Let’s put the Cerise Workstation through its paces. I tested the drive speed with AJA’s System Test utility. I set the test file resolution at 3840 x 2160, 4GB file size and ProRes HQ codec. The boot drive/application drive ran at 435MB/sec. write and 489MB/sec read. Not the fastest, but the real speed needs to come from your media drive which, in this system, is a sweet Samsung 950 Pro M.2 at a size of 512GB. This monster ran at a beautiful 1487MB/sec. write and 2243MB/sec. read speeds — this is what you want. Put a couple of those SSDs into a RAID 0 configuration and you will be blasting through 6K Red footage in Blackmagic Design DaVinci Resolve. I also ran Maxon’s Cinebench R15 benchmark suite, which taxes the CPU and OpenGL resources. The OpenGL test ran at 108.83fps which topped the chart when compared to similar systems, thanks to the Gigabyte GTX 1070. The CPU test gave a score of 1083 cb, which you can compare to other systems online but in the end, ranked fourth. Not the best result, but respectable in my opinion, considering it isn’t Xeon level. 

If you put in a second processor or Xeon it would probably go to the top of the list. My last test was with a 4K Red R3D test file (you can download from www. It has a resolution of 4096 x 2304 and a frame rate of 23.976. I wanted to see how fast the Cerise Computer system could export an H.264 (.mp4) with the same resolution and aspect ratio — I did limit the data rate to 50Mb/sec. Without any color correction or resizing it took 15 minutes and 15 seconds to export a five-minute sequence from Adobe Premiere Pro CC 2017. When I added a simple Lumetri color correction effect on top of the same R3D file, it took 15 minutes. Keep in mind that the GPU really doesn’t kick in until you add a GPU-accelerated effect such as Lumetri color correction or a resize effect. But this is a great result, as it really means this system has been tested and configured to work well with apps like Adobe Premiere Pro.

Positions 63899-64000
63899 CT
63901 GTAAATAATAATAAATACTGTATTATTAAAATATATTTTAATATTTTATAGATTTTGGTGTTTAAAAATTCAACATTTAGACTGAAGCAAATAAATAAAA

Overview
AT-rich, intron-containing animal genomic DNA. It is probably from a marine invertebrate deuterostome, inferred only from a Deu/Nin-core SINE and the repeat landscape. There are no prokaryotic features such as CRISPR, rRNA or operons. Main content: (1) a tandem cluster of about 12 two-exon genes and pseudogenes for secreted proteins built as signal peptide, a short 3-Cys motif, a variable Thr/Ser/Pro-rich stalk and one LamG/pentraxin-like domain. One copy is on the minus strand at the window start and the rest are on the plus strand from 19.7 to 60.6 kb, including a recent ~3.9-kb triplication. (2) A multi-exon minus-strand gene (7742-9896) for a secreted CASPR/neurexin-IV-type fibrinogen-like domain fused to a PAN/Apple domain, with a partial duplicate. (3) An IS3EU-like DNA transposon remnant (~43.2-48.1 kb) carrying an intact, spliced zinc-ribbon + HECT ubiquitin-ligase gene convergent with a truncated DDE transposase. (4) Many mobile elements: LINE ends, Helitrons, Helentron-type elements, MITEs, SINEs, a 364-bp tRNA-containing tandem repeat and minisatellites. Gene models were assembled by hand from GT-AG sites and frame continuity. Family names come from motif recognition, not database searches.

I did the same tests inside of Resolve and the same file without any color correction took seven minutes and 30 seconds. I then added a color correction like the one I applied in Premiere, it took about eight minutes to export. Appropriately, when I added color correction in both Premiere and Resolve I could hear the GPU and system fans kick in, surprisingly quiet for how big they are. I didn’t really expect a disparity like this between Premiere and Resolve exports but there could have been some details that didn’t line up like differing data rates. Either way, the Cerise system with the GTX 1070 GPU transcoded the R3D files with and without color correction quickly.


In the end, I love the ability to build my own workstation-level system but don’t love dealing with the manufacturers and their warranties. Therefore, this is the market where Cerise Computers can capitalize. I love the ability to ditch some of the extreme higher end enterprise class products like an Nvidia Quadro series graphics card and instead grab a Gigabyte GTX 1070 GPU at a fraction of the cost but with about the same speed. If you want a high-class computer system that boasts a beautiful exterior along with lifetime technical support at a reasonable price, check out the Cerise Circular Computer.

CASE: Custom Cerise Circular Case
POWER SUPPLY: Silverstone SFX Series 500W
MOTHERBOARD: ASRock X99E-ITX/ac LGA 2011-v3 w/USB 3.1
PROCESSOR: Intel i7-6800K Broadwell-E 6 Core 3.4GHz
CPU COOLER: Dynatron R24
MEMORY: 2x Crucial 16GB DDR4 2133MHz
VIDEO CARD: Gigabyte GeForce GTX 1070 Mini ITX 8GB
OS: Windows 10 Pro 64-bit
WARRANTY: One-year & lifetime tech support

Brady Betzel is an online editor with Margarita Mix Hollywood in Hollywood, CA. He can be reached at: